Taylor & McLennan 1995
Continental Crust 49 In 0.1           µg/g Major and trace element compositional estimates of the Bulk Continental Crust given by Taylor 1964. Major element oxides are given in wt.% and trace elements in either ng/g or ¿g/g. Rudnick & Gao 2004 Taylor 1964
Continental Crust 49 In 0.05           µg/g Major and trace element compositional estimates of the Bulk Continental Crust given by Wedepohl 1995. Major element oxides are given in wt.% and trace elements in either ng/g or ¿g/g. Rudnick & Gao 2004 Wedepohl 1995
Continental Crust 49 In 0.052           µg/g Recommended composition of the Bulk Continental Crust where the total-crust composition is calculated according to the upper, middle and lower-crust compositions obtained in this study and corresponding weighing factors of 0.317, 0.296 and 0.388. The weighing factors are based on the layer thickness of the global continental crust, recalculated from crustal structure and areal proportion of various tectonic units given by Rudnick and Fountain 1995. Rudnick & Gao 2004 Rudnick & Fountain 1995
Continental Crust 49 In 50           ppb Enrichment of elements in the bulk continental crust given by Rudnick & Gao from Chapter 3.1 of the Treatise on Geochemistry 2004. Palme & O'Neill 2004 Rudnick & Gao 2004
Core 49 In 0           µg/g Compostioinal models for the bulk Earth, core and silicate Earth are modified after McDonough & Sun (1995). McDonough 1998
Depleted Mantle 49 In 12.2   3.05       ppb Estimate for the concentrations in the Depleted Mantle of most of the elements of the Periodic Table.  In/Y is the element ratio/constraint used to make this estimate. Salters & Stracke 2004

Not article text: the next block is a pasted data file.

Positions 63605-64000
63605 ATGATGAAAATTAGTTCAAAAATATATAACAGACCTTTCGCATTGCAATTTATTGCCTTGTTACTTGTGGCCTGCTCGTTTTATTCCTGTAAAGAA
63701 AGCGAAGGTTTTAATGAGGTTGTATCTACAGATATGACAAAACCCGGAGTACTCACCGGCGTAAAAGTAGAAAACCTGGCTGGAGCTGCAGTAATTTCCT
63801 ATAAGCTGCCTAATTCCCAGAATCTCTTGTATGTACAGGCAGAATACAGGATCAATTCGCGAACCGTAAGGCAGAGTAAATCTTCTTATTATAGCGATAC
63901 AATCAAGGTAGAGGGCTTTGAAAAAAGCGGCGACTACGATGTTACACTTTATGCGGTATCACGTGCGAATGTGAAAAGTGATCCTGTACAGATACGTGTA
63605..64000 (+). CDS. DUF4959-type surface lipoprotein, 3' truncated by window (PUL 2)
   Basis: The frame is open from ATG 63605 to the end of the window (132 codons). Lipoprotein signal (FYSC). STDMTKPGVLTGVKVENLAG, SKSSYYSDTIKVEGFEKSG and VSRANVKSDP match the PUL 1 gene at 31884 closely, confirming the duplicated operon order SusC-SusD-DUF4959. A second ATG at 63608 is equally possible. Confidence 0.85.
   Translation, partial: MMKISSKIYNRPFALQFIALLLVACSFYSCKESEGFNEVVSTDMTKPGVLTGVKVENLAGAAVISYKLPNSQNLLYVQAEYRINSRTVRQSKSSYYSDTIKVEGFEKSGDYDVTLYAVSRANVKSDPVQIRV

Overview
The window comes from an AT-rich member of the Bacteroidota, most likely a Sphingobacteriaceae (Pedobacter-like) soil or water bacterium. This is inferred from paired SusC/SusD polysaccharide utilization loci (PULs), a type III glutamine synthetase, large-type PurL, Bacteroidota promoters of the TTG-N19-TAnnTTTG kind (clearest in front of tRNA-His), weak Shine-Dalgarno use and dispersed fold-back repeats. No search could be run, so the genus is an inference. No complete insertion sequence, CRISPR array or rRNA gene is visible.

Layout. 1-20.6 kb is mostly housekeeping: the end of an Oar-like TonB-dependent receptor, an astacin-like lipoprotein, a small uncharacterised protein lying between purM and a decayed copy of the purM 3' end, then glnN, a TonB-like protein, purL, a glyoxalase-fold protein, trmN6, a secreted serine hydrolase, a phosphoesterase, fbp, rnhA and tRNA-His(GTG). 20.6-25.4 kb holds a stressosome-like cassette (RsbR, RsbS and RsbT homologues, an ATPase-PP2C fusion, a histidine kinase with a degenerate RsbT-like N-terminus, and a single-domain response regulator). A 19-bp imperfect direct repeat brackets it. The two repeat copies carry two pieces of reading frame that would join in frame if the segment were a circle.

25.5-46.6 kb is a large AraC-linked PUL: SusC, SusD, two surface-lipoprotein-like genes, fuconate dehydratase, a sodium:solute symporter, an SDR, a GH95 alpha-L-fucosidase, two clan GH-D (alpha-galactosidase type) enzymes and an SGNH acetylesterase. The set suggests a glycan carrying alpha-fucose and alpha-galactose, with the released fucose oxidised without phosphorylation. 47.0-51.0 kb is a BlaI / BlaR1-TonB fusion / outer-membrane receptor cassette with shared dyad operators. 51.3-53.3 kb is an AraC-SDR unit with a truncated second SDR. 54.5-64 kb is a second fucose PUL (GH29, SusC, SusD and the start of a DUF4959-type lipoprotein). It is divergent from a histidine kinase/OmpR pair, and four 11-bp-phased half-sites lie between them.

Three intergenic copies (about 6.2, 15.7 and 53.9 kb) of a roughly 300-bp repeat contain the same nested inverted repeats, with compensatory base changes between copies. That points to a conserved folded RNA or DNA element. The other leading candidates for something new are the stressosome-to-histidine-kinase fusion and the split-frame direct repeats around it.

Dyalpur Ureilite 49 In 0.4           ppb Trace element values for the Dyalpur meteorite as given in Higuchi et al. 1976.  Mainly used in this study as comparisons to the Kenna and Havero meteorites.  Janssens et al. 1987 Higuchi et al. 1976
Frankfort Howardite 49 In 2.35           ppb Elemental abundance of the Frankfort meteorite.  Classified as a Howardite, the sample itself consists of one or several chips between 500-300 mg. No cleaning was attempted before irradiation. Laul et al. 1972
Goalpara Ureilite 49 In 1.01           ppb Trace element abundances of the Goalpara meteorite first reported by Higuchi et al. 1976.  These trace element values are given in an effort to resolve a disagreement about Ir and W values being associated with veins or bulk rock. These values are compared to other vein and bulk rock values obtained via other meteorites analyzed in this study. Janssens et al. 1987 Higuchi et al. 1976
Havero Ureilite 49 In 0.72           ppb Trace element abundances of the Havero (bulk) meteorite first reported by Higuchi et al. 1976.  These trace element values are given in an effort to resolve a disagreement about Ir and W values being associated with veins or bulk rock. These values are compared to other vein and bulk rock values obtained via other meteorites analyzed in this study. Janssens et al. 1987 Higuchi et al. 1976
Havero Ureilite Vein Metal 49 In 11.5           ppb Trace element abundances of the Havero Vein sample B18-2 analyzed here by Janssens et al. 1987.  According to analysis of the siderophile elements of Havero, this sample is highly enriched in vein material as indicated by noble gas and this trace element data.  .. Janssens et al. 1987
Jonzac Eucrite 49 In 1.23           ppb Elemental abundance of the Jonzac meteorite.  Classified as a eucrite the sample consisted of one or several chips between 500-300 mg, and no cleaning was attempted before irradiation. Laul et al. 1972
Juvinas Eucrite 49 In 1.61           ppb Elemental abundance of the Juvinas meteorite.  Classified as a eucrite the sample consisted of one or several chips between 500-300 mg, and no cleaning was attempted before irradiation. Laul et al. 1972
Kapoeta Howardite 49 In 3.13           ppb Elemental abundance of the Kapoeta meteorite.  Classified as a Howardite, the sample itself consists of dark material from the gas-rich, brecciated meteorite were obtained by Dr. Brian Mason (U.S. National Museum). Laul et al. 1972
Kapoeta Howardite 49 In 1.67           ppb Elemental abundance of the Kapoeta meteorite.  Classified as a Howardite, the sample itself consists of light material from the gas-rich, brecciated meteorite were obtained by Dr. Brian Mason (U.S. National Museum). Laul et al. 1972
Kenna Ureilite 49 In 2.1         1 ppb Abundances of the trace elements found in the Kenna Meteorite taken from sample H159.23 from the American Meteorite Laboratory.  This bulk urelite sample is the richest in siderophile elements. Janssens et al. 1987